Sharks are literally wired for hunting. The finned predators of the high seas are equipped with a special sense called electroreception that allows them to home in on prey with deadly accuracy. Other members of the elasmobranch fish family -- rays and skates -- also share this trait, but sharks' electroreception abilities are the most finely tuned.
Electroreception simply means the ability to detect electrical currents. What does electricity have to do with sharks' underwater habitat? Any muscular movement or twitches in living animals and fish create small electrical currents. At hospitals, electrocardiogram machines track the electricity resulting from our heart beating.
Open air does not conduct this electricity away from our bodies, but thankfully for sharks, salt water does. Salt in salt water contains sodium and chlorine ions. Ions are particles that have an electrical charge because they have lost or gained an electron. In water, these sodium and chlorine ions in salt separate and move freely, transporting electricity.
You can compare this to how batteries work. It's set up like an electrochemical cell that separates the negatively and positively charged ions. When connected by a wire, those opposite charges attract, meaning the positive and negative particles flow toward each other to pick up or drop off electrons to become stable again.
A similar thing happens in the interaction of living cells and salt water. Because fish cells have a charge different from the saltwater solution in which they swim, the contact creates a weak voltage in the same way as a battery. Sharks can sense the tiniest changes in this electrical current, down to one-billionth of a volt [source: Fields]. If two AA batteries were connected 1,000 miles (1,600 kilometers) apart, a shark could detect if one ran out [source: Viegas].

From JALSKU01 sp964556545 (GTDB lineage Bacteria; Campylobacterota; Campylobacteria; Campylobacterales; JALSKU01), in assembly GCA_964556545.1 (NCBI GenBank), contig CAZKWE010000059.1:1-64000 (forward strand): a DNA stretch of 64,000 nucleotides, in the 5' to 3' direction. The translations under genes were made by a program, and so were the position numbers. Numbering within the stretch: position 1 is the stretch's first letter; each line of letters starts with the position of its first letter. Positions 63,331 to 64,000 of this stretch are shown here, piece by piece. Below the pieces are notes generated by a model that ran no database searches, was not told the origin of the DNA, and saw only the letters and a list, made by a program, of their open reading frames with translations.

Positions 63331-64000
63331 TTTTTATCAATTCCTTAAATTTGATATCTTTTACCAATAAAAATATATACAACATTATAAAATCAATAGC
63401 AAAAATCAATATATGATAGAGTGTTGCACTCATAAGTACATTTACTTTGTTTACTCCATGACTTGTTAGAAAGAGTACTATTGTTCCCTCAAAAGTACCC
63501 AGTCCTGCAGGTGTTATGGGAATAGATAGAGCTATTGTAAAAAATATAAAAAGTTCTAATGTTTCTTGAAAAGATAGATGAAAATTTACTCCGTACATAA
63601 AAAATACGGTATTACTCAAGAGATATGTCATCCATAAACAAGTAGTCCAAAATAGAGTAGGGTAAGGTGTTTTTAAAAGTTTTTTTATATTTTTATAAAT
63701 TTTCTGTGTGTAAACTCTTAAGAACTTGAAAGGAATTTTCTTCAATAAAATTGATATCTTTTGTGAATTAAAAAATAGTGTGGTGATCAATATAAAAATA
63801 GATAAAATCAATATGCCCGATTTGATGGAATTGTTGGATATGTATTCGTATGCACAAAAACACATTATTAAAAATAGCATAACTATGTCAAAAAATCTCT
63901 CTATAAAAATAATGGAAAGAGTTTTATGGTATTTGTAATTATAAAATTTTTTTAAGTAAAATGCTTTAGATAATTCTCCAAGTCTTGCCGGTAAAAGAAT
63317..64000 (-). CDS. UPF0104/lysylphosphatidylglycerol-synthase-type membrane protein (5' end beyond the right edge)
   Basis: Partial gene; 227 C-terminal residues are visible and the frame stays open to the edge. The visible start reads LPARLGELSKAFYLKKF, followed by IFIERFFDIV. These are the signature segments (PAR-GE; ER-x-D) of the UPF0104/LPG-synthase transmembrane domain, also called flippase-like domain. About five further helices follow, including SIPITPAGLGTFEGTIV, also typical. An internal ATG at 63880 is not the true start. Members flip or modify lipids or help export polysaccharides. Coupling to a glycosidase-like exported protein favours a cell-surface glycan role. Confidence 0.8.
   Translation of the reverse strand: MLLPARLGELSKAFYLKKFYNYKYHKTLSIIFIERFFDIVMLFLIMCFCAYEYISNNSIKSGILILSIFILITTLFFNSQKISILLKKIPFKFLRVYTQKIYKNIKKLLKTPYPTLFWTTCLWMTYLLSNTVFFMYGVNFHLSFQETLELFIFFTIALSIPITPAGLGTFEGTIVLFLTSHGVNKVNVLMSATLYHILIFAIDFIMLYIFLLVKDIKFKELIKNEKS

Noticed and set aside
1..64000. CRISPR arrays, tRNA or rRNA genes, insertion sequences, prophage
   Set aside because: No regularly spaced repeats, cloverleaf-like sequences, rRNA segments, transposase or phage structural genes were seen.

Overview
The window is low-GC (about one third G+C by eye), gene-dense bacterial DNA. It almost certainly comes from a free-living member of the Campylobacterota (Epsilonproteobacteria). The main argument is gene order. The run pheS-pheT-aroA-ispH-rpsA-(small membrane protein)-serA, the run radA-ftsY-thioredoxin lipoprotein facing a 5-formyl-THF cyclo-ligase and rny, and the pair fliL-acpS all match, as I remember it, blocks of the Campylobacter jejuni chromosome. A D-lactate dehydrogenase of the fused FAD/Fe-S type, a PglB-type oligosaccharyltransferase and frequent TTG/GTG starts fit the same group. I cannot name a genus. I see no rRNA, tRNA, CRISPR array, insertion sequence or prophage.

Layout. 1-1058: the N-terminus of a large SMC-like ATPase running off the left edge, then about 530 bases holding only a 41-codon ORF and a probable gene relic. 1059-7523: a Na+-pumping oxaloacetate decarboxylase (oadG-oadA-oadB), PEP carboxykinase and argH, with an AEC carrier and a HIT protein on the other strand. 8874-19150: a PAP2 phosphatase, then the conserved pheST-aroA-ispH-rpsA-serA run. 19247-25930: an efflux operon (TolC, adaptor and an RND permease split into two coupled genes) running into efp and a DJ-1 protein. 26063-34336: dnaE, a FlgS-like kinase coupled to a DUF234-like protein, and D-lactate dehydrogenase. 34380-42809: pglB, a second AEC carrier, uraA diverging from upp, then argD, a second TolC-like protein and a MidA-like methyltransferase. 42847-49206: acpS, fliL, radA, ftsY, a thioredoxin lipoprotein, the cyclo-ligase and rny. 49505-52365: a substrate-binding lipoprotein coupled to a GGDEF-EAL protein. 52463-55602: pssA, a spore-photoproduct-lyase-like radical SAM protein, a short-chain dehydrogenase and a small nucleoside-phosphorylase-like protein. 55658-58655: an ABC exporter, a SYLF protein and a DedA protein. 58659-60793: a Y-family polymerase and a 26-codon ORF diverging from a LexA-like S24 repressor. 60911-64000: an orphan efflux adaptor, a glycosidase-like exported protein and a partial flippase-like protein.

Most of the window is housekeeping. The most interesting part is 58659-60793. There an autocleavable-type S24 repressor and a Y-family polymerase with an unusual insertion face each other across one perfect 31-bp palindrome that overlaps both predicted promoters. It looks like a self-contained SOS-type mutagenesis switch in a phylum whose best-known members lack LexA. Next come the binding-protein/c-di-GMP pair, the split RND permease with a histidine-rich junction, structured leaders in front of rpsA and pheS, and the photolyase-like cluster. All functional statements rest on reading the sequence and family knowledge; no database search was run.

How can sharks do that? Read about the part of sharks' bodies that regulate this unique internal homing device on the next page.
Electroreception for Hunting and Navigating
The source of sharks' electroreception lies around their snouts and lower jaws. If you look closely at a shark's face, you'll see tiny dots around its mouth that look like large blackheads. These vary in number depending on each species' hunting activity. Active sharks will have 1,500 or more, while the more sedentary ones have a few hundred [source: Parker].
The dots are open pores collectively called ampullae de Lorenzini. Filled with an electrically conductive jelly, the bottoms of the ampullae are lined with hairlike cells called cilia. Electrical currents travel through the jelly to the cilia. In humans, cilia inside of our ears alert our brains to noise when moved by sound waves. In sharks, the cilia respond to changes in nearby electrical currents transported by the jelly. The cilia trigger the release of neurotransmitters in sharks' brains, which tells them something alive looms close by.
The ampullae de Lorenzini compose part of sharks' lateral line. The lateral line is a sensory organ in many fish and amphibians that stretches down their sides from gills to tail. The long, hollow tube opens out into the skin at perforated scales. This system allows sharks to sense water displacement, pressure and direction.